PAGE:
I Want My Hat Back

Theatre, Children's
 (© Richard Davenport)
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© Richard DavenportMarek Larwood (Bear)
 (© Richard Davenport)
2/9
© Richard DavenportNatalie Klamar and Pieter Lawman (Frogs)
 (© Richard Davenport)
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© Richard DavenportSteven Webb (Rabbit)
 (© Richard Davenport)
4/9
© Richard DavenportMarek Larwood (Bear)
 (© Richard Davenport)
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© Richard DavenportMarek Larwood (Bear)
 (© Richard Davenport)
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© Richard DavenportSteven Webb (Rabbit)
 (© Richard Davenport)
7/9
© Richard DavenportMarek Larwood (Bear)
 (© Richard Davenport)
8/9
© Richard DavenportSteven Webb (Rabbit)
 (© Richard Davenport)
9/9
© Richard DavenportSteven Webb (Rabbit)

An enjoyably bizarre stage version of the deadpan kids' book

In case you didn’t know, Canadian illustrator Jon Klassen’s ‘I Want My Hat Back’ is the single greatest kids’ picture book of all time, a laconic 32-page masterpiece that follows a massive, po-faced bear as he (or indeed, she) embarks upon a quest to find his (or her) red party hat, which has been nicked by another, much smaller woodland creature.

Its charms lie in Klassen’s beautifully deadpan illustrations and the hysterically brutal ending, which is veiled in just enough subtext to not upset the very young.
A literal stage adaptation is surely out of the question: there’s only about two minutes of dialogue, and the animals’ glazed, unshifting expressions are surely beyond the ken of human actors.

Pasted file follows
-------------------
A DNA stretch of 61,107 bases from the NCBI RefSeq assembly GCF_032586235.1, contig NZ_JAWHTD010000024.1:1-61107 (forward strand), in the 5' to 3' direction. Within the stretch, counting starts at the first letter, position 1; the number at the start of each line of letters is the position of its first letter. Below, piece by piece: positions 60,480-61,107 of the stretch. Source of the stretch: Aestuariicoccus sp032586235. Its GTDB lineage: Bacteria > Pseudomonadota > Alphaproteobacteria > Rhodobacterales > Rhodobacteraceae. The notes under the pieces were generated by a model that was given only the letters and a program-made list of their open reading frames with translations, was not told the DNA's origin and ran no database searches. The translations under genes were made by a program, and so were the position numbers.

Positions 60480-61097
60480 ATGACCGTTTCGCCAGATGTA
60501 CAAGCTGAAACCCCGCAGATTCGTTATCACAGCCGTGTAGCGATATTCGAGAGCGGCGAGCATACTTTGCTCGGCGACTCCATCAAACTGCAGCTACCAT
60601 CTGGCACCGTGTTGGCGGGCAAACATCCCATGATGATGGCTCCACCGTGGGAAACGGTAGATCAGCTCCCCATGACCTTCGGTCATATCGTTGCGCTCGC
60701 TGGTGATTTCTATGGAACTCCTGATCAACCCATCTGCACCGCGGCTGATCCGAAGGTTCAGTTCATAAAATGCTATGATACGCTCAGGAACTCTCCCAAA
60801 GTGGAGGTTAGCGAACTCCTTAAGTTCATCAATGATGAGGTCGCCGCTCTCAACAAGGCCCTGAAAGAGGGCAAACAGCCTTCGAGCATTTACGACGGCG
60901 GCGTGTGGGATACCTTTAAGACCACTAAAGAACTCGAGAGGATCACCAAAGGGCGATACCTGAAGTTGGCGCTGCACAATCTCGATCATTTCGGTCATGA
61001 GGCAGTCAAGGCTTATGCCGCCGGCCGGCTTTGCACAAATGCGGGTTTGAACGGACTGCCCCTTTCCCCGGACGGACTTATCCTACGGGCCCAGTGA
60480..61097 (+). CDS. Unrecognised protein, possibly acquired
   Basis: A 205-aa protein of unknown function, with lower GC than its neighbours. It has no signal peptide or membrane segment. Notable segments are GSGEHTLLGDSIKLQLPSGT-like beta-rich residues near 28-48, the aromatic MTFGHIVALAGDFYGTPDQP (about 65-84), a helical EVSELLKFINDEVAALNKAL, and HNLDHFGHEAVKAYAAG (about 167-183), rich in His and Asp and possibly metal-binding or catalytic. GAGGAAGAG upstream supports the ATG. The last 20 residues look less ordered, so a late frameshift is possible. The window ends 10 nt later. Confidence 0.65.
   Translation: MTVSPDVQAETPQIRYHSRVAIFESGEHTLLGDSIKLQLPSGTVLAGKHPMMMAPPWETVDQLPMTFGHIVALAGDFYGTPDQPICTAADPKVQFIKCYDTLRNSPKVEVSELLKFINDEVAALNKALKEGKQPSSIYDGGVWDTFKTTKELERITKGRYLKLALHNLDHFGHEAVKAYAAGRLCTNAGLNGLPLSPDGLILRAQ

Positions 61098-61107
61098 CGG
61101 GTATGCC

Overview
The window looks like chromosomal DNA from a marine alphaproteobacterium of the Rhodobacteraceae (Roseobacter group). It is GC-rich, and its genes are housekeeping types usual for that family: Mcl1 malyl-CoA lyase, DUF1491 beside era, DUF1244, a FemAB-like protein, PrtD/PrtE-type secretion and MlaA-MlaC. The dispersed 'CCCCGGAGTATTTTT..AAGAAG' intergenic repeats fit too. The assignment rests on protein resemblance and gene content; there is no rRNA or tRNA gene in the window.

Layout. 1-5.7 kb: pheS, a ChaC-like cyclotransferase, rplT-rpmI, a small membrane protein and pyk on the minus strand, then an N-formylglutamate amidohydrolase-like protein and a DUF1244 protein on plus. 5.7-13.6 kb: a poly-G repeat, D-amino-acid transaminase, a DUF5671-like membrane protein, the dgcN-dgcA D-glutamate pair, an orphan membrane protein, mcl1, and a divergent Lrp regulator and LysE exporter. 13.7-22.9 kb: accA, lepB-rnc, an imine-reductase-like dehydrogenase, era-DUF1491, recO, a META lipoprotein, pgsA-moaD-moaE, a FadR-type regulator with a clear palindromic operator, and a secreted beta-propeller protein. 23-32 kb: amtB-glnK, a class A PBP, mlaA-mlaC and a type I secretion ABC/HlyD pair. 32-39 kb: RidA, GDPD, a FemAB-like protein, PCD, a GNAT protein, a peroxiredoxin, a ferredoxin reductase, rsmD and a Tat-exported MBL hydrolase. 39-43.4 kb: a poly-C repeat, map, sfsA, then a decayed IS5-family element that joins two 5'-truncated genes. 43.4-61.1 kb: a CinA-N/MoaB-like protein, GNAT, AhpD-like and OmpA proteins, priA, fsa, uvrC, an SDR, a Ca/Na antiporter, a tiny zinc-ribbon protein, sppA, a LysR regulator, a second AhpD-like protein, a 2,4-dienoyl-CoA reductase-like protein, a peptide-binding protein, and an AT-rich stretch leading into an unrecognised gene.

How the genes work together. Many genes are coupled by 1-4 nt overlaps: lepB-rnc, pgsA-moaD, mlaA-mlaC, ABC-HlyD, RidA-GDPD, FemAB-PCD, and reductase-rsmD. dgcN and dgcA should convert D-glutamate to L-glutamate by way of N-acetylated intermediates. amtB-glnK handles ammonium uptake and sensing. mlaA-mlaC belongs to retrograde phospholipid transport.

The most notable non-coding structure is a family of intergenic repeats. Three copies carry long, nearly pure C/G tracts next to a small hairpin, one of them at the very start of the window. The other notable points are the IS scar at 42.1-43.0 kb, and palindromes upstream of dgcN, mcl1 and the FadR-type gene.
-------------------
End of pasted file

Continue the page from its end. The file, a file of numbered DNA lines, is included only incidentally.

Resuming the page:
As it is, Joel Horwood’s version for over-threes – with music by Arthur Darvill – attempts to stay true to the spirit of the book while emphatically doing its own thing. The vibe of Wils Wilson’s production is kind of, er, I dunno, Vic and Bob directing an IKEA commercial: everyone is decked out in retro knitwear, a band with bowl haircuts and reindeer deely boppers tinkles out easy listening music, there is a distinct air of Scandinavian kitsch; a series of almost aggressively meaningless songs that seems deliberately calculated to not advance the story. The actors playing the oddball animals do a fine job, notably Steven Webb as the selfish but hardly monstrous Rabbit, who doesn’t understand the terrible forces he has unleashed when he takes the abandoned hat.

But the star is Marek Larwood’s Bear. Clad in fur coat and a Led Zep T-shirt, he brings a wonderfully weird energy to play: he’s a sort of borderline incoherent savant, but he also manages to keep the show on the road while an audience full of incensed five-year-olds are screaming affirmation of Rabbit’s guilt about half an hour before Bear is meant to discover it.

The big question hovering over this adaptation is what to do about the end. Horwood sort of smartly fudges it by adhering to the book’s macabre end, then tacking on a sort of redemptive final chapter. It’s probably for the best: the audience were more delighted than disturbed, which is what you want from a Christmas kids’ show, I suppose.

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By: Andrzej Lukowski

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